“It’s kind of like how we took The Tempest and turned it into our own thing,” said one man, and then, of course we had to take a minute for our Caliban to do his signature dance. “Because you guys were having fun, the audience was having fun,” said one man.

So those were two “ins” to Shakespeare: a modern day Romeo and Juliet and a really fun Tempest. One man said his interest was sparked by the flashback scenes in The Highlander (the series, not the movie: let’s be very clear on that). For others, it was West Side Story or O.

We decided to spend the rest of our time working on Edgar’s first soliloquy. It’s a pretty complex piece with unfamiliar language and syntax, and it took some work to get into. The first person who read on his feet didn’t like what he had done; he hadn’t fully understood the words and couldn’t connect. We went back through it. As we discussed “poor Tom” and why this would be an effective disguise, one of the men likened it to the way many of us have dealt with homeless people. “It ain’t even that we don’t see them,” he said. “We don’t want to look at them.”

I asked the man who’d read to give himself a literal running start for his second try, only beginning when he was ready and a bit out of breath. His jogging was too casual for one man, who dutifully began to chase him through the gymnasium. When he came to rest by a chair, he read the piece, and it was much more connected. “I get it way better now,” he said. “He’s in the dope house, and the cops are right down the street.” We all agreed. The man who’d chased him said that his being out of breath helped us understand the piece more—that it “put another element on it.”

Another man, who has been pushing himself to read when he’s up to it, and who has been open about how far out of his wheelhouse this is, read next. It was definitely a reading, rather than a performance; he immediately acknowledged that and said that just reading it had felt good, and that his focus had been trying not to rush. “I’m just glad you got up there and did it,” said another guy, and we all agreed.

I want to draw a little attention to this exchange as an example of someone perfectly embracing our value of not holding every ensemble member to the same standard: acknowledging and honoring that each person has their own goals. The man who gave this encouragement, just for reading, is someone whose goals include honing his skill as an actor; he does a lot of reading, rehearsing, and improvising on his own time, in addition to the work he does with us. But he doesn’t hold anyone else to the standards he’s set for himself. He was genuinely happy and impressed that this other man simply stood and read the piece. He’s invested in his success, whatever that looks like.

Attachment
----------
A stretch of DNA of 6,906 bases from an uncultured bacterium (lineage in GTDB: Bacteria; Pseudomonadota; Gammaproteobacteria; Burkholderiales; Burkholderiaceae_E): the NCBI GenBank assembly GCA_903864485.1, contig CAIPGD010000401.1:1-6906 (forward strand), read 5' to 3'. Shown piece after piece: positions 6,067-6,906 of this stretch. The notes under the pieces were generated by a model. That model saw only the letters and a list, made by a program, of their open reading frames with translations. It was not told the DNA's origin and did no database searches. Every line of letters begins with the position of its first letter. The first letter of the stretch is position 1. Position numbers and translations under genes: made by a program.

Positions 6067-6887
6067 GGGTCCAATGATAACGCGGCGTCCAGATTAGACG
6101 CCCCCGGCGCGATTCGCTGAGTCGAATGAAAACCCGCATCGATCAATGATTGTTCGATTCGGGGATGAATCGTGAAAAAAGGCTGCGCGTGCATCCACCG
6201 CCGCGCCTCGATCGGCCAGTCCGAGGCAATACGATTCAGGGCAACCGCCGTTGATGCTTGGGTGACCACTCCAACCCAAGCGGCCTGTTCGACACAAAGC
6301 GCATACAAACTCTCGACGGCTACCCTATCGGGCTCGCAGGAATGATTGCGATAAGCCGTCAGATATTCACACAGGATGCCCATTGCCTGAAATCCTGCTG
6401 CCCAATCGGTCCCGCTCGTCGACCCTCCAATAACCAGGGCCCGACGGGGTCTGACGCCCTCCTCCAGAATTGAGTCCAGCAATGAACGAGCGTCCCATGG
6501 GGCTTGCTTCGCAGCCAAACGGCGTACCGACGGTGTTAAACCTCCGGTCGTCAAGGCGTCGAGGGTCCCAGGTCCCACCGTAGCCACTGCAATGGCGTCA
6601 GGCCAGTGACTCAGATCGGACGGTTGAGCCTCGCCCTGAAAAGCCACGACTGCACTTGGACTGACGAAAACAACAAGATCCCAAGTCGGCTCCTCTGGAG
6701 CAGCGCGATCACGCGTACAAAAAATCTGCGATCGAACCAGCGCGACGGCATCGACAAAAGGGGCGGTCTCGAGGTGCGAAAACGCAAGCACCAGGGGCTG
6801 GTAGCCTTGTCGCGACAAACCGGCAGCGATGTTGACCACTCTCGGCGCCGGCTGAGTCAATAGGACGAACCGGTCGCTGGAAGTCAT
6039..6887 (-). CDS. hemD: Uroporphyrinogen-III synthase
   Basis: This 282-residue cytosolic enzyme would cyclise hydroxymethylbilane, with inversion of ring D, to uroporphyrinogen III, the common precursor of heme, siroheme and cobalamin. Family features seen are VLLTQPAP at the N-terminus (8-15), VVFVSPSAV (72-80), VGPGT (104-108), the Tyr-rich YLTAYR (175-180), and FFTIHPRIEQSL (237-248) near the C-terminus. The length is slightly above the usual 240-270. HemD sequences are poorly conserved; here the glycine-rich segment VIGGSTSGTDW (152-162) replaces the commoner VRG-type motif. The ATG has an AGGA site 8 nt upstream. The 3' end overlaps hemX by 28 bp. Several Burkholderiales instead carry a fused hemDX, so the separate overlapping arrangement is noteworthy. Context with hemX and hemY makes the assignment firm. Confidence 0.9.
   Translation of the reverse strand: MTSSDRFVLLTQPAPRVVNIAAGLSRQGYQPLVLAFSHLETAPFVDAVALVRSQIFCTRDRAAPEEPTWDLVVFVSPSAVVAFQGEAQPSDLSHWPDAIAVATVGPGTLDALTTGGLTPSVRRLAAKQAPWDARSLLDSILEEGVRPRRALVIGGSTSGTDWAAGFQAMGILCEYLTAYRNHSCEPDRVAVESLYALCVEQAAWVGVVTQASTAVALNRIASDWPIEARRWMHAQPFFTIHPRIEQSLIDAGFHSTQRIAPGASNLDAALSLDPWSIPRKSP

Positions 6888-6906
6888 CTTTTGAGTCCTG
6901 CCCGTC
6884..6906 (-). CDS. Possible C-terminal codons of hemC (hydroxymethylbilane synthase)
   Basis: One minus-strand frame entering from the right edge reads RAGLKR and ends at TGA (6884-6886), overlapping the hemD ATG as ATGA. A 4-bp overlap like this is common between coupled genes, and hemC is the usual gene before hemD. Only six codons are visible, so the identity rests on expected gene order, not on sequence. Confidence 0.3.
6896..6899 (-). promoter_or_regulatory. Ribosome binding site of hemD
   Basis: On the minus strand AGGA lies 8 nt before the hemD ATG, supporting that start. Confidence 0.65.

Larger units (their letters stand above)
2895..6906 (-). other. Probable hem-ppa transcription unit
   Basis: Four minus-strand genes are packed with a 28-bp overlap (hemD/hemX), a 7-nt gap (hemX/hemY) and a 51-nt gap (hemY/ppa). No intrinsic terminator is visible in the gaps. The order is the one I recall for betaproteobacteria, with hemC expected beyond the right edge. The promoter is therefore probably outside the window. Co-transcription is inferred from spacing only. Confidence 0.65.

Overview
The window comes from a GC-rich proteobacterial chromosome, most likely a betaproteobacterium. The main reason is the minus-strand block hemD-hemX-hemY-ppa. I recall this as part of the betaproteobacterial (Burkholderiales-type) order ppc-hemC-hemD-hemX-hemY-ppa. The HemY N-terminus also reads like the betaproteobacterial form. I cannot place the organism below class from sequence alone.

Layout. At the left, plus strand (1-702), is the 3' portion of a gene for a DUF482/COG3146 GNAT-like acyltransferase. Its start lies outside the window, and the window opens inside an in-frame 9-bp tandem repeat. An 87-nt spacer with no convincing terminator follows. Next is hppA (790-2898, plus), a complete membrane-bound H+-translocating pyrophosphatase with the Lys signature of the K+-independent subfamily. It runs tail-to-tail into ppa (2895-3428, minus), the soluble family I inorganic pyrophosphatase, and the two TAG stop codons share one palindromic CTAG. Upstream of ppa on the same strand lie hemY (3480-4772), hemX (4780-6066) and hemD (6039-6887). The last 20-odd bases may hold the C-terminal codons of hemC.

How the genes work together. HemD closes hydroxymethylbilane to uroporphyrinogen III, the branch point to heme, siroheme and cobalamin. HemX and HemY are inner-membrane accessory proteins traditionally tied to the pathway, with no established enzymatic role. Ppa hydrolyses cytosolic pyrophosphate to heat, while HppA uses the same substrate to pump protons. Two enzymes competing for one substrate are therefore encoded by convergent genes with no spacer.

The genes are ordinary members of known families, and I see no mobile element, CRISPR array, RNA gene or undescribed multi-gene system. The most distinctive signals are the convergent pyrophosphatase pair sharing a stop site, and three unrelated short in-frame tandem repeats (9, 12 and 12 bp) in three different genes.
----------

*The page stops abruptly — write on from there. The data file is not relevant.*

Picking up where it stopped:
The man read again, saying happily that he “felt more vulnerable—that’s something I’m working on.” He said he was concerned that he wasn’t saying the words correctly, and we all told him to let that go—”that’s just the way you say the words.”

Another man read, and, while it was clear that he understood the language and content, he paced back and forth so much that we lost the sense of the piece overall. We talked about how more movement doesn’t necessarily equal more interesting, and it would be better if he only moved when he felt he absolutely had to. One man pointed out the need for stillness in such a situation. “I’ve ran from the police—been chased through the woods. Once I find my safe place, I’m listening to everything— I’m listening to the trees, I’m listening to the creek over there…” There was more, but my pen wasn’t moving quickly enough to catch it all! He made a very strong case for being still and listening, though.

One man reminded us that Edgar was a nobleman who is now the lowest of the low. “That’s the psychological change he’s gotta go through to go from here [up high] to here [down low].” The man read a second time, and it was much more effective. “It came out from his heart instead of just his voice,” said one person.

We got into a brief discussion about how interesting it is that Edgar could be delivering this speech while Kent remains in the stocks elsewhere on the stage. What could that tell us? They’re both outcasts, of course. But one man pointed out that Kent disguises himself out of a desire to serve, while Edgar does so simply for survival. Another said that placing both outcasts on stage simultaneously would build our sense of desperation, and another asked if this is the play’s climax. Oh, no, those of us who’ve read the whole play said. This is only the second act of a very long, messy play.

One more man read the piece, seated the entire time. It was an emotional reading, and he said it had felt good: “I conveyed what I intended without feeling stiff or rehearsed.” Another man asked, “Can you visualize the difference between affecting drama and feeling drama?” And the guy who’d read responded thoughtfully that he could, and that he’d felt it more than he’d affected it. “I thought about a time when I was running for my life… That’s where I was in my mind—that’s where I went mentally.” He said that the cops had come very close to where he was hiding. “When somebody walks that close to you and doesn’t find you—that’s intense.”

So we ended the week with a bang! I can’t believe this is only week four of this season. Hang on to your hats, folks...